One of the most significant stretches of the 363-mile Erie Canal runs through Montgomery County in the Mohawk Valley. This is apparent while driving along the Mohawk River through the Noses, the only break in the Appalachian Mountains north of Alabama. Passing through these two steep, rocky slopes that drop to the shores of the Mohawk River, it’s easy to imagine the excitement of the surveyors who discovered this mountain gap, allowing the canal to be constructed. The Mohawk Valley literally helped shape the most successful waterway in North America.
“The Noses” of the Mohawk River, east of Canajoharie. (c.1825) | Photo Courtesy of Erie Canal National Heritage Corridor
The original 40-foot wide by 4-foot deep Erie Canal opened July 4, 1817, connecting Albany to Buffalo using 83 locks. It took eight years to complete at a cost of $7 million, and it turned New York City into one of the world’s leading seaports. It also contributed to the creation of the United States as a world superpower and economic leader.
The Erie Canal commemorated the 200th Anniversary of its opening in 2017, but 2018 is also cause for celebration, the 100th Anniversary of the “New Erie Canal”, a larger, faster canal route built to compete with the railroads.
Today, the Erie Canal is still a valued waterway. There are 125 boat launches and a number of overnight camping spots along its length. You can also hike and bike the Erie Canalway Trail, a motor vehicle-free path alongside the canal. The Erie Canalway Trail will become part of the Empire State Trail in 2020, enabling cyclists to ride from New York City to Albany, Buffalo and Lake Champlain.
Do It By Train
Take Amtrak from Penn Station to Amsterdam Station (AMS). Don’t forget to use the New York By Rail 15% discount!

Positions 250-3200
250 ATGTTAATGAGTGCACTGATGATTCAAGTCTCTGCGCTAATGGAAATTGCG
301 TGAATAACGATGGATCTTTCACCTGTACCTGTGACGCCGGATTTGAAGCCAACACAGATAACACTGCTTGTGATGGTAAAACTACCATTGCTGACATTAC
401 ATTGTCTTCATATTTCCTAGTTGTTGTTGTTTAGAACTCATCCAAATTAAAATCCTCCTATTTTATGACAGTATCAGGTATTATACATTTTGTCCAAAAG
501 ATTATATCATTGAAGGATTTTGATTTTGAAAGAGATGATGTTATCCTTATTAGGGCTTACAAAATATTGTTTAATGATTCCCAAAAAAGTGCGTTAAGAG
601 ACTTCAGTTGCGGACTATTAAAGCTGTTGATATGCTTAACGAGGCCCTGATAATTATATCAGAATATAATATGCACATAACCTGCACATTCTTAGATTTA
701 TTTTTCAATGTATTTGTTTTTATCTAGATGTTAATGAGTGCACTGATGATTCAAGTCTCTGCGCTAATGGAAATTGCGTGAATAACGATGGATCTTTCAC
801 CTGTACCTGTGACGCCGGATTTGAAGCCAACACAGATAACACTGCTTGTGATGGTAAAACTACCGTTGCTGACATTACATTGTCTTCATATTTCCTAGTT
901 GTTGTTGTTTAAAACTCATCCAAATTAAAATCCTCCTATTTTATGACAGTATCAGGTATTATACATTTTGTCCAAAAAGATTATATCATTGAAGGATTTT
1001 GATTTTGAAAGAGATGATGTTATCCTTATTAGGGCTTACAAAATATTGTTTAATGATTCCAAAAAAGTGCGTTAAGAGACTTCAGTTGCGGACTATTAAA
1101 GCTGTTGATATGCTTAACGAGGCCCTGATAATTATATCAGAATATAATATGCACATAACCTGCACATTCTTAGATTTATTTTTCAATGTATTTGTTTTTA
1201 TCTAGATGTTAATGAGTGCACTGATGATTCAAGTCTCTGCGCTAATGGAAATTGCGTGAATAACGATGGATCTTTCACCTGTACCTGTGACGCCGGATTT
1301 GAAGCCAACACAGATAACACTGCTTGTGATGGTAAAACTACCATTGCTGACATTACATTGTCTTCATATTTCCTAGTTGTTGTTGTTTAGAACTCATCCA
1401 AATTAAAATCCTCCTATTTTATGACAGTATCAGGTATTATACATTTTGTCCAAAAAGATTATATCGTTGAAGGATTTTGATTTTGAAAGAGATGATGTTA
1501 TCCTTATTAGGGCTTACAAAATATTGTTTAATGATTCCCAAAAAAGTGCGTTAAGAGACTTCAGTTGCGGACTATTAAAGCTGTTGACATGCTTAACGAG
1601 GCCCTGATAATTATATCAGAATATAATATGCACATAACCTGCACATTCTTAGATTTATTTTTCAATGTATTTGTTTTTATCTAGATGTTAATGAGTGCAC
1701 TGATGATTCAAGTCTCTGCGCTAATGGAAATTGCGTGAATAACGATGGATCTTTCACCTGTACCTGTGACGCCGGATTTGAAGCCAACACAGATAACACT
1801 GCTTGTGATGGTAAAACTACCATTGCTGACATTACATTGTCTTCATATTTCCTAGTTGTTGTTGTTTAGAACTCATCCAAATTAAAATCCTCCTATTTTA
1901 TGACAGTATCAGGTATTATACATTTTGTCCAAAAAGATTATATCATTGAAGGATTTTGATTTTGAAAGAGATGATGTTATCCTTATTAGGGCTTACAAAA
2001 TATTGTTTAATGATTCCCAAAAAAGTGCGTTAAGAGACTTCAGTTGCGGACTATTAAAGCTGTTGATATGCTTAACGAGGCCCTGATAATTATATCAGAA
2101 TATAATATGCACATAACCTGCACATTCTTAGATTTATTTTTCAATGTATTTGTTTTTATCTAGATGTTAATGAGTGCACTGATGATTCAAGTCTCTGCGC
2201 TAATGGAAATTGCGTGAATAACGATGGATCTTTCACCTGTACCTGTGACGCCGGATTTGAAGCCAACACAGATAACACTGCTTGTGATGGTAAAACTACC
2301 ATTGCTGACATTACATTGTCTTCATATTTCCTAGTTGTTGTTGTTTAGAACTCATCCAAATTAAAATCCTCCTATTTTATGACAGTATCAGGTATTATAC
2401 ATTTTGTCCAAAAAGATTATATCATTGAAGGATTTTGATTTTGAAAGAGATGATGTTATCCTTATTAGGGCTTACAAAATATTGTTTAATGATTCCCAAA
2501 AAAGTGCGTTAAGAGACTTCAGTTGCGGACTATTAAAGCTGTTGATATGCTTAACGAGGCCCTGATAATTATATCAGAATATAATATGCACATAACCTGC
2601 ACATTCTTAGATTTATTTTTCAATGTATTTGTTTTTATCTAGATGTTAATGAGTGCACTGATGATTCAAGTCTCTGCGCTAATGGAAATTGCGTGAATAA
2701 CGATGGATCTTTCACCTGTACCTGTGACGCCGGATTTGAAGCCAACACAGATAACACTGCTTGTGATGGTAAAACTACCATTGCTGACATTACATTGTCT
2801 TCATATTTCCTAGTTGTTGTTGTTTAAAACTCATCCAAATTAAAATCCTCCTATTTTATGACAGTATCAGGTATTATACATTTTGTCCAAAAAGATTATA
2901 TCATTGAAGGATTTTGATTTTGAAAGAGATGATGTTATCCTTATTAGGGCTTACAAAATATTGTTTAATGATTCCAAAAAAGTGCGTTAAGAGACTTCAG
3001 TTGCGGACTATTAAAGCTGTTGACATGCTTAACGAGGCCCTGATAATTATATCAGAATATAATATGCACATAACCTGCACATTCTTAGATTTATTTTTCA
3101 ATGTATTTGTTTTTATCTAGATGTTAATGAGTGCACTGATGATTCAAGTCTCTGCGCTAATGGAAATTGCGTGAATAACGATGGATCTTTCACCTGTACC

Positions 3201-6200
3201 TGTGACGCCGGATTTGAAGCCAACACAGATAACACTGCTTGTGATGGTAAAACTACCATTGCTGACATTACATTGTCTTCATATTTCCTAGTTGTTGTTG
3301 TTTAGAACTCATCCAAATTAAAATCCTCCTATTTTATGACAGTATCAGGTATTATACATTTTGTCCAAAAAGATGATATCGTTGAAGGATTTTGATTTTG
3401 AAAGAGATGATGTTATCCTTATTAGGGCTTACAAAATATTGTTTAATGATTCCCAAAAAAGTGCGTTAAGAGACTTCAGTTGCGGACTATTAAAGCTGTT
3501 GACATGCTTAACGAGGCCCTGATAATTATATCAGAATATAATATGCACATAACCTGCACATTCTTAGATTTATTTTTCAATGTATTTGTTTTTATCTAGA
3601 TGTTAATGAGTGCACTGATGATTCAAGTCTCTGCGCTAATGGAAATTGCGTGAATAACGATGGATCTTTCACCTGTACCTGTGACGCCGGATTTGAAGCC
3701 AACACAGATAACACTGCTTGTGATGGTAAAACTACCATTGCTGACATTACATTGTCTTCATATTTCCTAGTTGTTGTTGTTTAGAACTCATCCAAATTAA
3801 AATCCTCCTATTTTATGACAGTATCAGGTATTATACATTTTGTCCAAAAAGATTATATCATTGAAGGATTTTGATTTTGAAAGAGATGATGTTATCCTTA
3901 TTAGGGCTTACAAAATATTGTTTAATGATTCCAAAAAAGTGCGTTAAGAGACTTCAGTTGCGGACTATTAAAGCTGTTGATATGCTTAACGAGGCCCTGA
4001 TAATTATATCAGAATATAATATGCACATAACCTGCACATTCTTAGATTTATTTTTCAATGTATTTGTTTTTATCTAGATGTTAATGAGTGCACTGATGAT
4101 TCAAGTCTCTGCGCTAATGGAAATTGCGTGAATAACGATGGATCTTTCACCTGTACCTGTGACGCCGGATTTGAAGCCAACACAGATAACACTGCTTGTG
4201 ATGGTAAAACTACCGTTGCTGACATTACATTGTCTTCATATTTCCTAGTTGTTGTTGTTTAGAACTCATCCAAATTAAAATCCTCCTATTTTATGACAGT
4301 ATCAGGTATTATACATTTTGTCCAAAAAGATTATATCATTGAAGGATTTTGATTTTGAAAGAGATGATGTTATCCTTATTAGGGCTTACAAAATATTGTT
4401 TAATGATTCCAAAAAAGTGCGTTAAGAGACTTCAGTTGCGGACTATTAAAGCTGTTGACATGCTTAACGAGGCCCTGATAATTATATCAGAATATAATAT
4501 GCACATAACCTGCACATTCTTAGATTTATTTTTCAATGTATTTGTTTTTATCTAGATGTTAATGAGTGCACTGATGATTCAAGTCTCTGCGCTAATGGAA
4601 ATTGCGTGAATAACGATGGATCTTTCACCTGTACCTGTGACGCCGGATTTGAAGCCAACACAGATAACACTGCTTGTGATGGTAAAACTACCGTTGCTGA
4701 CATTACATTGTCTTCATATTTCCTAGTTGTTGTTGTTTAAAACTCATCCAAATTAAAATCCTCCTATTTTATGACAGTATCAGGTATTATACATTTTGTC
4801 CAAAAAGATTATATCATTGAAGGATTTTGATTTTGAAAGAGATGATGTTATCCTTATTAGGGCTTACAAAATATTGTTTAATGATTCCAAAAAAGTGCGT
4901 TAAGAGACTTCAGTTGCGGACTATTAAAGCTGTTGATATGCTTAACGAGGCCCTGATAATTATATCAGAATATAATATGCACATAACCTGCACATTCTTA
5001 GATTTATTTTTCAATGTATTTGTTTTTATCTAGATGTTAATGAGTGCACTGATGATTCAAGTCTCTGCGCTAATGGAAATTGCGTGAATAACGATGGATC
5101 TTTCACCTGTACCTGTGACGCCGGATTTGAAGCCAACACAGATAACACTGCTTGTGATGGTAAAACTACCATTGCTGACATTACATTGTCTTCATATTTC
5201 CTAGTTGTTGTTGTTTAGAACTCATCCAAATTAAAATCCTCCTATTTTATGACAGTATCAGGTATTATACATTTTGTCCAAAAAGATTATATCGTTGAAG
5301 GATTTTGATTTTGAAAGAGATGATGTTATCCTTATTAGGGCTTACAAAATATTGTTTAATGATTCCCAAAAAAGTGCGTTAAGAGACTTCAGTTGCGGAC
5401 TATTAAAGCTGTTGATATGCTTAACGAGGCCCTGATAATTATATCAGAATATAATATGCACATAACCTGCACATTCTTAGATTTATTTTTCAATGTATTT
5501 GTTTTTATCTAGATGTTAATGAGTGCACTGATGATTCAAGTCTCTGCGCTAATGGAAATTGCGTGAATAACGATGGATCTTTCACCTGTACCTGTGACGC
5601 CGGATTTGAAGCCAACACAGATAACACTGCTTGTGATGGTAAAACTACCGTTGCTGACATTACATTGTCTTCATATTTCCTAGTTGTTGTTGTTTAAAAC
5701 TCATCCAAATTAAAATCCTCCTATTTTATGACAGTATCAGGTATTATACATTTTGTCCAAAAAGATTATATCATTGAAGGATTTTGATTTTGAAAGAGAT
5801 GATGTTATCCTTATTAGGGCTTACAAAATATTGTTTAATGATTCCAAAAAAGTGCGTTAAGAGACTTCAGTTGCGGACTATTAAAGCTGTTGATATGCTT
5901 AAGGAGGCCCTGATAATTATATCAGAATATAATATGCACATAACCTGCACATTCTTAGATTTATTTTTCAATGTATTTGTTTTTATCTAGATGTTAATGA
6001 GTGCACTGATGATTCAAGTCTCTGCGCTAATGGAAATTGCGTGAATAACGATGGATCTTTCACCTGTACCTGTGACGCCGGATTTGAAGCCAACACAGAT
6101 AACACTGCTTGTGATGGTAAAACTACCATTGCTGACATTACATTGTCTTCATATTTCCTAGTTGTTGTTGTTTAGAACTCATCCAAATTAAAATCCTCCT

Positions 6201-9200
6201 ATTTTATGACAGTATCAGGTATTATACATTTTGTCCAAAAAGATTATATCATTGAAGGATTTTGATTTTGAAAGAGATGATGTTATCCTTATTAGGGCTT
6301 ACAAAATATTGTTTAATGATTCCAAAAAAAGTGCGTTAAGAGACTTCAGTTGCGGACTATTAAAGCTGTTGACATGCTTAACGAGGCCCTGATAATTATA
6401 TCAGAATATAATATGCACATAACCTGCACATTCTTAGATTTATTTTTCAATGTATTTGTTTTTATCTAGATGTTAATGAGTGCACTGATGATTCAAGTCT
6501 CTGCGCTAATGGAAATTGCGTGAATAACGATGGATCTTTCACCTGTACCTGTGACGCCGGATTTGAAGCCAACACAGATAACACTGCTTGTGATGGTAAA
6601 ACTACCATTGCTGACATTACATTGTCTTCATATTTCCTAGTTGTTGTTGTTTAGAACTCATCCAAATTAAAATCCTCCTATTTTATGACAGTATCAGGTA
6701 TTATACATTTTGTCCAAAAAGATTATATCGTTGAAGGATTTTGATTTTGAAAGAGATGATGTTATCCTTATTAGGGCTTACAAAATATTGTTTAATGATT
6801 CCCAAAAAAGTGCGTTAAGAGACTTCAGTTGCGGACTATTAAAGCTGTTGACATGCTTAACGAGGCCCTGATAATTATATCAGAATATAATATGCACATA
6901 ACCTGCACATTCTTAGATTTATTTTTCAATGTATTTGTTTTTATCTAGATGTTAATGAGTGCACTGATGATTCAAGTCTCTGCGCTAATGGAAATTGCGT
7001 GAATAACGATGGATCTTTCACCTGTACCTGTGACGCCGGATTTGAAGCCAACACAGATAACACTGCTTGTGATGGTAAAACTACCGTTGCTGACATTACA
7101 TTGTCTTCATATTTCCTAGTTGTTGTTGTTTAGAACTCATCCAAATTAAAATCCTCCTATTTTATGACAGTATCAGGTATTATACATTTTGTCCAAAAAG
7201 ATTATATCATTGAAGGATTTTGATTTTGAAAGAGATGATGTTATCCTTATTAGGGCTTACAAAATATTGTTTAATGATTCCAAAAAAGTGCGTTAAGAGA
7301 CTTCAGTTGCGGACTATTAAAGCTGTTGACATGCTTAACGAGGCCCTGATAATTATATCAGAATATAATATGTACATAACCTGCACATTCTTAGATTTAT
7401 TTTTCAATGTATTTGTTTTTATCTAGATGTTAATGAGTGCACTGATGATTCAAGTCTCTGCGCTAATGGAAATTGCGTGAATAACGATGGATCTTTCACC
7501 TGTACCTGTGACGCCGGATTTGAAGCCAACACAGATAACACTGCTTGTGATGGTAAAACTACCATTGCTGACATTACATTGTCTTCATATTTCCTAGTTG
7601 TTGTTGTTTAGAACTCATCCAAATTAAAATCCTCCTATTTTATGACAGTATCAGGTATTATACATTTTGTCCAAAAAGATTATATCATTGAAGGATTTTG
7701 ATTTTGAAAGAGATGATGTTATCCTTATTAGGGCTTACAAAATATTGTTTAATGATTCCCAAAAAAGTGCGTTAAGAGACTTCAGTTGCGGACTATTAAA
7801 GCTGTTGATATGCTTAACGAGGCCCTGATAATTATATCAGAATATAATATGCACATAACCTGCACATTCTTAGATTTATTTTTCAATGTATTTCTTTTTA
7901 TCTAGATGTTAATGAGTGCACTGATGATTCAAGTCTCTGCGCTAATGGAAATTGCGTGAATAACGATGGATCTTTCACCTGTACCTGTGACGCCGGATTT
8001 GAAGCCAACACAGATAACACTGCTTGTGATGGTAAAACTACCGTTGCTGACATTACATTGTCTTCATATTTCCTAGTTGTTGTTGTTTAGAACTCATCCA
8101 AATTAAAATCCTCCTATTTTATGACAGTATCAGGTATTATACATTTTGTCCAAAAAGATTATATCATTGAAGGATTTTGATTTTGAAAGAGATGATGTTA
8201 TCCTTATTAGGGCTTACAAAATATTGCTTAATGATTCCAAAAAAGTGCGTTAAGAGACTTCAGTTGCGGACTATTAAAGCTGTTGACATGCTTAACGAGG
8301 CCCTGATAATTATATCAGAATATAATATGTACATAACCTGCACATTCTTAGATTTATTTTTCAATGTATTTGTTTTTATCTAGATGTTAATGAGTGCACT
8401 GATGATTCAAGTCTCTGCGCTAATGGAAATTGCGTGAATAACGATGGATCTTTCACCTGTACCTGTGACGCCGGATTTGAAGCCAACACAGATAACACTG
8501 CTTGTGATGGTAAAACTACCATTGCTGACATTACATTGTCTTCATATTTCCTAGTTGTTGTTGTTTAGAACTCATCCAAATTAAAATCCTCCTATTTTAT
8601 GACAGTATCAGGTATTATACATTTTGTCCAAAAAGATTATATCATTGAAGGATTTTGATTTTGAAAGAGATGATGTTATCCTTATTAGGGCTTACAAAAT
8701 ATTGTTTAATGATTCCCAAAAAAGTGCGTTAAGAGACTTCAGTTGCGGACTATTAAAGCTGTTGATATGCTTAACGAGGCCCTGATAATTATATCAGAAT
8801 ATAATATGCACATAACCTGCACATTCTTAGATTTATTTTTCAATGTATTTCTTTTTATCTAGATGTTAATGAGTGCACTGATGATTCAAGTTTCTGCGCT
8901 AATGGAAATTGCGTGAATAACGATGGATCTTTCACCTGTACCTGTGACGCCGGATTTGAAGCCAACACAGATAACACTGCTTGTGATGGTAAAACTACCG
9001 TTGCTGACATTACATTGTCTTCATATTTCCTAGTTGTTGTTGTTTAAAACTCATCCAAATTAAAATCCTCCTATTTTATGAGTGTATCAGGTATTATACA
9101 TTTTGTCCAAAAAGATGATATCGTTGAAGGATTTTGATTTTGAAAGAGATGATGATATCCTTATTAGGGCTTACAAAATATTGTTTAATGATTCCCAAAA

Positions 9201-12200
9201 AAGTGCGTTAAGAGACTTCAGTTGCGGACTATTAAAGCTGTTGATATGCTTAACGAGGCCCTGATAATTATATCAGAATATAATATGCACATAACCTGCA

The Mohawk Valley is largely rural without convenient public transportation. New York By Rail suggests reserving an Enterprise rental car. Enterprise picks you up at AMS and takes you to your car. Click here to reserve your car or call the Enterprise office in Amsterdam: 518-843-8535. Use discount code NYTRAIN.
Have fun touring the many towns and scenic locales along the Erie Canal and throughout the Mohawk Valley!
Other Great Ways to Make Lasting Memories
Herkimer Diamond Mines (Fairfield, NY)
Utica Amtrak Station (17.0 Miles)
Grab your rock hammer and sluice, and start digging for precious gemstones which are close to five hundred million years old. After you collect your Herkimer Diamonds, create beautiful custom jewelry that is just your style!
Valcour Island (Plattsburgh, NY)
Plattsburgh Station (4.3 Miles)
Located one mile offshore from Peru Dock, camp on a 1,100-acre island, the fourth largest island on Lake Champlain. See where Revolutionary War naval battles took place and the historic Buff Point Lighthouse, built in 1874. It’s also an Audubon bird conservation site.
Corning Museum of Glass (Corning, NY)
Rochester Station (95.3 Miles)
Experience hot glass shows, glass breaking demos, contemporary art creations, glass from ancient Egypt and learn how to blow glass in classes for the whole family.
Lockport Cave and Underground Boat Ride (Lockport, NY)
Niagara Falls Station (20.2 Miles)
Embark on one of America’s longest underground boat rides. Marvel at artifacts left by miners on the Erie Canal over a century ago, then walk through a 1,600-foot water tunnel blasted out of solid rock.
Boldt Castle (Alexandria, NY)
Syracuse Station (98.8 Miles)
Tour the grounds and magnificent European-style castle of hotel magnate, George C. Boldt, which he built in the early 1900’s in the heart of the 1000 Islands (St. Lawrence River). Take a boat ride around the island. Spend a night like royalty.